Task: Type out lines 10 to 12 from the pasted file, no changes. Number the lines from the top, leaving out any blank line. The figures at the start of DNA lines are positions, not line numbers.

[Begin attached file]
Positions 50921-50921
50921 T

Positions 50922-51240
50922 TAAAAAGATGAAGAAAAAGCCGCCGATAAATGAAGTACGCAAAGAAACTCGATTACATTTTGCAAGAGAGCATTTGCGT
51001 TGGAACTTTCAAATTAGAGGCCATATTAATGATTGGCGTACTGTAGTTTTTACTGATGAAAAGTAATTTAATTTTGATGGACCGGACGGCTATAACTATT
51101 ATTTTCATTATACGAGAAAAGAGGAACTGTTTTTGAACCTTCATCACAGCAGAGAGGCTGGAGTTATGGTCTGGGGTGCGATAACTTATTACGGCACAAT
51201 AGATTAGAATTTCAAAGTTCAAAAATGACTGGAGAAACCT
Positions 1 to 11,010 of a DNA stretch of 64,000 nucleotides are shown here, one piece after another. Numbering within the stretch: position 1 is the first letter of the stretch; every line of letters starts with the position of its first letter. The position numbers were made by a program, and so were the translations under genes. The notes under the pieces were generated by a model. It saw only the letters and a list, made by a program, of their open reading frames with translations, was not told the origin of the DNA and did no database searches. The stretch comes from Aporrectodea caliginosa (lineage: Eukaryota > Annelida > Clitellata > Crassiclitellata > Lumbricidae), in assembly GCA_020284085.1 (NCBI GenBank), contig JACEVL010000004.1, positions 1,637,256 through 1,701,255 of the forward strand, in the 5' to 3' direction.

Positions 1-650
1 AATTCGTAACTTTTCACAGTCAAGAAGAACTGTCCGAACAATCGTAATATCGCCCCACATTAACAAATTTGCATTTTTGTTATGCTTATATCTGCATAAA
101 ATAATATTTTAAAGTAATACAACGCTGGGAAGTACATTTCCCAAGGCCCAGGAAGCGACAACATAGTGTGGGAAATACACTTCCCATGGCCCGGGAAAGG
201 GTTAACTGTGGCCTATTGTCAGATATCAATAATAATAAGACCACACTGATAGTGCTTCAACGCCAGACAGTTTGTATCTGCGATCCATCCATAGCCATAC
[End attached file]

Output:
1 AATTCGTAACTTTTCACAGTCAAGAAGAACTGTCCGAACAATCGTAATATCGCCCCACATTAACAAATTTGCATTTTTGTTATGCTTATATCTGCATAAA
101 ATAATATTTTAAAGTAATACAACGCTGGGAAGTACATTTCCCAAGGCCCAGGAAGCGACAACATAGTGTGGGAAATACACTTCCCATGGCCCGGGAAAGG
201 GTTAACTGTGGCCTATTGTCAGATATCAATAATAATAAGACCACACTGATAGTGCTTCAACGCCAGACAGTTTGTATCTGCGATCCATCCATAGCCATAC